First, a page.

BVRLA chief executive Gerry Keaney concedes that the UK faces a particular challenge with NO2, which is often associated with older diesel vehicles.
He suggests that, first, regional authorities need encouragement to use their newly devolved transport powers by providing a national framework for ultra-low emission zones.
Second, he wants to use the existing emissions-based tax system to incentivise the adoption of low-emission Euro 6 diesel engined vehicles.
Third, BVRLA wants the government to re-introduce 100% first-year tax allowances for companies renting or leasing ultra-low emission cars.
Fourth, it suggests better in-life incentives – for example, freedom from tolls, congestion charges or parking fees – again, to encourage uptake of ultra-low emission vehicles.
And finally, BVRLA wants more support for car clubs, car sharing and other alternatives to car ownership, by providing more and better low-emission public transport.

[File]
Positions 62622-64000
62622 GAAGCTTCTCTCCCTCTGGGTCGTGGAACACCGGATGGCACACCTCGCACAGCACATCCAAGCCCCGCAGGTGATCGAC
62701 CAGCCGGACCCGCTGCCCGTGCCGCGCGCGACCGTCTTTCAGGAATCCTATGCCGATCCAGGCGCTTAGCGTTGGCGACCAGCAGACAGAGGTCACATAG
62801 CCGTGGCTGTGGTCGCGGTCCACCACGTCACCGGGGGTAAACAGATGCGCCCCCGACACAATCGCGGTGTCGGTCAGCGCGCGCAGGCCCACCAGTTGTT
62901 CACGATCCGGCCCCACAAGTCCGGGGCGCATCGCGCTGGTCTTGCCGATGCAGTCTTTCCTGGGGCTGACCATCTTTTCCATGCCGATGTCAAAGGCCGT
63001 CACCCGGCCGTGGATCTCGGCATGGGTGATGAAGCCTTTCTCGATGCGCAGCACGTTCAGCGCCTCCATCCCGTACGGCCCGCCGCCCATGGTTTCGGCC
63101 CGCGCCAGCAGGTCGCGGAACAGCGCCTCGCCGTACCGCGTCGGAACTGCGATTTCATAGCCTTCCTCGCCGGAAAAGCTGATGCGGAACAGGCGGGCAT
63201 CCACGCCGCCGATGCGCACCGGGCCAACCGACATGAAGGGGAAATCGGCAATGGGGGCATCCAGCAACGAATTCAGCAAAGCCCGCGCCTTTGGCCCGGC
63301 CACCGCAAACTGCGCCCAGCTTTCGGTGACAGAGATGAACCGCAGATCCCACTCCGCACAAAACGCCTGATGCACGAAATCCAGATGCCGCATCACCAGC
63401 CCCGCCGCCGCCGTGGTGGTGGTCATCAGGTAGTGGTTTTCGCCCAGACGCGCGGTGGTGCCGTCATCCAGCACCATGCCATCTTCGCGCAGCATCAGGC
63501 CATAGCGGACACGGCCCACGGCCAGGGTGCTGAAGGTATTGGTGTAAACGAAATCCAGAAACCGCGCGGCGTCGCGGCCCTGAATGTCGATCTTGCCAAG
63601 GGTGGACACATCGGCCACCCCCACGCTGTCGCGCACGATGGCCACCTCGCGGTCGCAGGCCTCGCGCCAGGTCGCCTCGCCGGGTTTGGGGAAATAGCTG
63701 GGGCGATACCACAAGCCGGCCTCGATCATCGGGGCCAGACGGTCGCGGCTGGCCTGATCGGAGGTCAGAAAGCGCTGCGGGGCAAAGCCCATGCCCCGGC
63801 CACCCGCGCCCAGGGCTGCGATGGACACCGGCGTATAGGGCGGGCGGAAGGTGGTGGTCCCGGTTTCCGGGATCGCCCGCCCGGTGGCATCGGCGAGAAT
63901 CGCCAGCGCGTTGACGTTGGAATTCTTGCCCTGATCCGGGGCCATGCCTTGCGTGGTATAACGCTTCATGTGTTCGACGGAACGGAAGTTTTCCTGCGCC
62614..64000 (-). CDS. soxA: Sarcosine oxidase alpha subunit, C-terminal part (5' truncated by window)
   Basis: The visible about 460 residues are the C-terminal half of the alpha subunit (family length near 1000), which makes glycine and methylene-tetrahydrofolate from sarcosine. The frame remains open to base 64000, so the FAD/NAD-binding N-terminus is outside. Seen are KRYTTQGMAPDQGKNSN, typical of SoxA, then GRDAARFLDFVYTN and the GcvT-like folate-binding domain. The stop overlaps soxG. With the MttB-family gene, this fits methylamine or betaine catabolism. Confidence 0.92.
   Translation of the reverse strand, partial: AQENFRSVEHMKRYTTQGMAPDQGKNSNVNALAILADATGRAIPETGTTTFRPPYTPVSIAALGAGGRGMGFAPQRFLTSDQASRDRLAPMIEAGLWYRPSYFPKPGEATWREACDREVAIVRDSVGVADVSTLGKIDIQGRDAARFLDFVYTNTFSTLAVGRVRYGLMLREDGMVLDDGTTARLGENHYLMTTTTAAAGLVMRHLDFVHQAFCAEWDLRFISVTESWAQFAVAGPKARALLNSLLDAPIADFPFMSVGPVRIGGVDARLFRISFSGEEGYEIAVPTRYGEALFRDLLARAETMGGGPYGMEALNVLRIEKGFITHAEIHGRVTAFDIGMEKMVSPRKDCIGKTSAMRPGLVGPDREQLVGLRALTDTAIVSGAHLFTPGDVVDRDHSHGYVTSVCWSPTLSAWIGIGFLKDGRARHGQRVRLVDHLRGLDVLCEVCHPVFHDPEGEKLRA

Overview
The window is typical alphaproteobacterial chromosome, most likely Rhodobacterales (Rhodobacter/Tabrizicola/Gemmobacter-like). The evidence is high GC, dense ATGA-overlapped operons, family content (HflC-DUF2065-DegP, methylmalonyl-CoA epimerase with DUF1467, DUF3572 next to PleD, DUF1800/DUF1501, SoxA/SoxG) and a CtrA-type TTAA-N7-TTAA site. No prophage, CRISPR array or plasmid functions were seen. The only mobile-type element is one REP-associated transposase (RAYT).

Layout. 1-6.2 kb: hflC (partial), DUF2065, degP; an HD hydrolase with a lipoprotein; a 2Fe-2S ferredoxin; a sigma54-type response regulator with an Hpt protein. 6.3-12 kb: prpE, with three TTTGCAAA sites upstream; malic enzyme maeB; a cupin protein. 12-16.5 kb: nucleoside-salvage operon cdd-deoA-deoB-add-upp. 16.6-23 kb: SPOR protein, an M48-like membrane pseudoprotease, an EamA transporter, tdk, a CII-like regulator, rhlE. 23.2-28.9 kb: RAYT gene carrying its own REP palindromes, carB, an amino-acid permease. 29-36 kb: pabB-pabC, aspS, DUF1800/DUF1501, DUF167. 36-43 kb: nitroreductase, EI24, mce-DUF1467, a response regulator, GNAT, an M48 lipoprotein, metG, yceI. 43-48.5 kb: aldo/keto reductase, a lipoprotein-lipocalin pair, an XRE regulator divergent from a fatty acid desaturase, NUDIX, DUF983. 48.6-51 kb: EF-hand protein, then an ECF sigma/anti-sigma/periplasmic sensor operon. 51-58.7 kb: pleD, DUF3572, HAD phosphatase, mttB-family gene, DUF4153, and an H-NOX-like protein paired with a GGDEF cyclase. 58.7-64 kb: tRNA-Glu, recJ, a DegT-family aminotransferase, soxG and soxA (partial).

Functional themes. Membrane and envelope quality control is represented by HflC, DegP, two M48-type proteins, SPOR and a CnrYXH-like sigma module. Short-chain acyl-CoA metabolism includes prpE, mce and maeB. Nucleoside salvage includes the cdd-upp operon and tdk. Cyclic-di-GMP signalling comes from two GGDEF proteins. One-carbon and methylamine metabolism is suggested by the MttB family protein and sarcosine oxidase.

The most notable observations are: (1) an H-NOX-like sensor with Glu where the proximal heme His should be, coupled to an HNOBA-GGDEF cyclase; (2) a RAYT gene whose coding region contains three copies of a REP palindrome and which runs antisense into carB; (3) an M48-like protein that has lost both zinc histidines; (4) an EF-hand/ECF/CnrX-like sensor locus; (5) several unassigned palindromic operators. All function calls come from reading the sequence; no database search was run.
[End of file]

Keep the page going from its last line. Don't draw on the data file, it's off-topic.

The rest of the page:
"Our members advise millions of businesses and consumers on which vehicles to choose and how they should be operated," states Keaney, pointing to the fact that members own and operate nearly four million cars, vans and trucks, accounting for more than 10% of the vehicles on UK roads.
"We believe the measures we have set out could have a significant and positive impact in helping the government meet its air quality goals."
The UK's Supreme Court this week ordered the UK government to produce new air quality plans and submit them to the European Commission by 31 December 2015. Failure to do so would risk substantial fines from Brussels.